Other worlds, of one form or another, have always been of interest to Philomel. Hence its publishing of historical fiction, such as Jane Yolen and Robert Harris' The Queen's Own Fool, a story featuring Mary, Queen of Scots and her court jester; Janet Taylor Lisle's prohibition-era mystery Black Duck; and Nancy Springer's much-lauded, Edgar Award nominated Enola Holmes Mysteries set in Victorian England. Talented newcomer Ruta Sepetys sheds light on a dark period of history through one girl's eyes in Between Shades of Gray, set against the Siberian backdrop during Stalin's little-known extermination and imprisonment of hundreds of thousands of innocent Lithuanians during World War II.
Of course, Philomel still looks toward the picture book as the primary vehicle to bring reading to children and to make the experience a shared one with parents. Recent additions to the Philomel canon include Loren Long's re-illustrated edition of the classic Little Engine that Could along with his new classic, Otis, the first in a series. Few books celebrate the love between parent and child the way Maryann Cusimano Love and Satomi Ichikawa's You Are My I Love You; Pulitzer-Prize winner Berkeley Breathed's Mars Needs Moms!, or Barbara Joosse and Jan Jutte's Roawr! do. Friendship, in all its many guises, is celebrated in Oliver Jeffers' Lost and Found, Sandy Asher and Keith Graves' Too Many Frogs, and Patricia Polacco's January's Sparrow. Philomel strives to foster a love of reading in children and young adults. It is a love of story, of language that captivates, of art that makes both a parent's and child's eyes open wide with delight, of books that beckon to be read over and over and yet lose none of their magic, that drives the people of Philomel to make quality books.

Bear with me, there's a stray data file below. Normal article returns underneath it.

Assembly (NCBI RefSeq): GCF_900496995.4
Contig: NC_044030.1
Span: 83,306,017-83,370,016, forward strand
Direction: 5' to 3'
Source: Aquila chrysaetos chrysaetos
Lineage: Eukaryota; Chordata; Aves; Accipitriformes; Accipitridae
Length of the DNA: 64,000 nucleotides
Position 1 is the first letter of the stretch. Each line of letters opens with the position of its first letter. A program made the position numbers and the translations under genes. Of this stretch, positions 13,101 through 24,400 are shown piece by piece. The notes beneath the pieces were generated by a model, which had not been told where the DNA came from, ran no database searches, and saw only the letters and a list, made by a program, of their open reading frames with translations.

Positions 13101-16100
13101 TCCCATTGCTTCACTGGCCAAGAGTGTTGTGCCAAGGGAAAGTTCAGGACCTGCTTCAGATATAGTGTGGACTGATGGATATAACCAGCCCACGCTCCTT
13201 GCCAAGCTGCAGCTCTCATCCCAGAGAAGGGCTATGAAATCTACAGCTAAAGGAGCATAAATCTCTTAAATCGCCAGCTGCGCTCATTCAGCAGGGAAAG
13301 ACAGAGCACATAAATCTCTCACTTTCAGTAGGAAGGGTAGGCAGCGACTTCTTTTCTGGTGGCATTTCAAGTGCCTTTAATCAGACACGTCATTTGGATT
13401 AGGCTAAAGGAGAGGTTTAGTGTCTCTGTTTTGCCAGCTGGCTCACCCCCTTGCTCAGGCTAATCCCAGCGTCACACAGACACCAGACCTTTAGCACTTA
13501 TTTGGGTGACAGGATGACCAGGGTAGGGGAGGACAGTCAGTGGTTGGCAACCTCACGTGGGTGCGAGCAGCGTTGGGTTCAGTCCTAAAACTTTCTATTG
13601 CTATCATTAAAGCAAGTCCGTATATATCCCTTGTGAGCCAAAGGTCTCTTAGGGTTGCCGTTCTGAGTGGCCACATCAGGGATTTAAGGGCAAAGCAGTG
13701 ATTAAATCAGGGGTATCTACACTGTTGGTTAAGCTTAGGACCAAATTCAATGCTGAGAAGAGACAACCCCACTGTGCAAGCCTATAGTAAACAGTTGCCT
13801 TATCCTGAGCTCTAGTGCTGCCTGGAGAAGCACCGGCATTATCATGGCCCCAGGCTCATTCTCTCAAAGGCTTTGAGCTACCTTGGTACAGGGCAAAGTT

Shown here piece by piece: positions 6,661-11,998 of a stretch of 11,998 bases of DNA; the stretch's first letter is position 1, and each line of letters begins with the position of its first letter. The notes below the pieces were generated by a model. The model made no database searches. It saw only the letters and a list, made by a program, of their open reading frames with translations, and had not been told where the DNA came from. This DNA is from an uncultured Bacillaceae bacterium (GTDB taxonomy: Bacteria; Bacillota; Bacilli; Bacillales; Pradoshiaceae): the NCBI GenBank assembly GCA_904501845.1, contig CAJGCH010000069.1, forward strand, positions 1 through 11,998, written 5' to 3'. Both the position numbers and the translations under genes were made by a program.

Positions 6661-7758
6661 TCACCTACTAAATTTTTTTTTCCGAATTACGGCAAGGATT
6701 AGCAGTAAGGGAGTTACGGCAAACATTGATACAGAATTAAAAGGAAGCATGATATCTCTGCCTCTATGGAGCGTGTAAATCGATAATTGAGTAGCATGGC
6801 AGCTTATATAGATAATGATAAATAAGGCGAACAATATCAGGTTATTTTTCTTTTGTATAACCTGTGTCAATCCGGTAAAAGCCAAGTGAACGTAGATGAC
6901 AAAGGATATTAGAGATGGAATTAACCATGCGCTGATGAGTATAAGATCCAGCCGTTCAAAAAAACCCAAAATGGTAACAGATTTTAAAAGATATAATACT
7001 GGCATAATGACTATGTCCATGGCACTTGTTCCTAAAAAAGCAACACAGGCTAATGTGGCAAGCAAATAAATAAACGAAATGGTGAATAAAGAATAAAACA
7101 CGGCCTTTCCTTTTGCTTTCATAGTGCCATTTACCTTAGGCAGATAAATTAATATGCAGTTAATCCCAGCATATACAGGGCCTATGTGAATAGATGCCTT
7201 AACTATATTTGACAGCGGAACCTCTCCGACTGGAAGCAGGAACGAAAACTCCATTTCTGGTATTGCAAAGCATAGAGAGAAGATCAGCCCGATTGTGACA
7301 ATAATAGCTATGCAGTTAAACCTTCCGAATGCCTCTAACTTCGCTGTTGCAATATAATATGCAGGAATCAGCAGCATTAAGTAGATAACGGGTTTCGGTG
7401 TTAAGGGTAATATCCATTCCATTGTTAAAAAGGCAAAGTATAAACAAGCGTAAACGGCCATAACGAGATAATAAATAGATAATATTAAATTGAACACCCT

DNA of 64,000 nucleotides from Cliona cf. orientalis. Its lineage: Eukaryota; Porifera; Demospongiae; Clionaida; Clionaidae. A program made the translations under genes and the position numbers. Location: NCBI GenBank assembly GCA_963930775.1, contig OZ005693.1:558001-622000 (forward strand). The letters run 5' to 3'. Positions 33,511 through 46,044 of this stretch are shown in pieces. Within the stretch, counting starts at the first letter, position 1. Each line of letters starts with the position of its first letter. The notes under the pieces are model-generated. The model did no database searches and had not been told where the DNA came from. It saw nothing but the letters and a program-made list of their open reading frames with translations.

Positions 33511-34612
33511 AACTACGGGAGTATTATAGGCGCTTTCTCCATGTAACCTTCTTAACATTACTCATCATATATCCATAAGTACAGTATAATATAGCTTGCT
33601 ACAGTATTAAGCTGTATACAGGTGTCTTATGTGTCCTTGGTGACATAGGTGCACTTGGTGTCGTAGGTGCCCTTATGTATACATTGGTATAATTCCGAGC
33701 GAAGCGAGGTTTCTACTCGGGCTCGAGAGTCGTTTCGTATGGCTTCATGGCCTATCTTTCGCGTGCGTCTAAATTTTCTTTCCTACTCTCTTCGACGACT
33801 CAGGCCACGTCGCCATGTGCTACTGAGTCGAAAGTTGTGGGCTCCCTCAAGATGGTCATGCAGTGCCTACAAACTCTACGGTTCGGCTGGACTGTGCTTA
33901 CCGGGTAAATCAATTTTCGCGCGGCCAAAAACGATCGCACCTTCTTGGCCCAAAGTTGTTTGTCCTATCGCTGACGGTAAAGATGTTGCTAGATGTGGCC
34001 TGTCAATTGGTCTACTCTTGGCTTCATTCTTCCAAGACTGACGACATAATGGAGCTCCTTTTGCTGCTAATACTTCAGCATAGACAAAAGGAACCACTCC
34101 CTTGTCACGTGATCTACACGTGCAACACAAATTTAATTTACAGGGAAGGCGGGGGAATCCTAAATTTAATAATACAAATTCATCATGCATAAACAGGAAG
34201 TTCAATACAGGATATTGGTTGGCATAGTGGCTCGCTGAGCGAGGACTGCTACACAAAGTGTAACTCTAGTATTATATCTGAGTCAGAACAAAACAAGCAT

Publishing books and ideas that celebrate a child's potential—indeed, human potential—in worlds past and present is Philomel's goal.
Caldecott Honor Medal
Newbery Honor Medal
The New York Times Best-Illustrated Books of the Year
New York Times Bestselling Titles/Series
The Great Tree of Avalon by T. A. Barron
Mars Needs Moms! by Berkeley Breathed
You Are My Miracle by Maryann Cusimano Love, illustrated by Satomi Ichikawa
The Adventures of Vin Fiz by Clive Cussler
Toy Boat by Randall DeSeve, illustrated by Loren Long
Ranger's Apprentice by John Flanagan
The Alex Rider Adventures by Anthony Horowitz
Redwall by Brian Jacques
Travel Team; Heat; Miracle on 49th Street; Summer Ball; The Big Field by Mike Lupica
The Little Engine that Could by Watty Piper, re-illustrated by Loren Long
Edenville Owls by Robert B. Parker
Ginger and Petunia; The Graves Family by Patricia Polacco
The Longest Season by Cal Ripken, Jr., illustrated by Ron Mazellan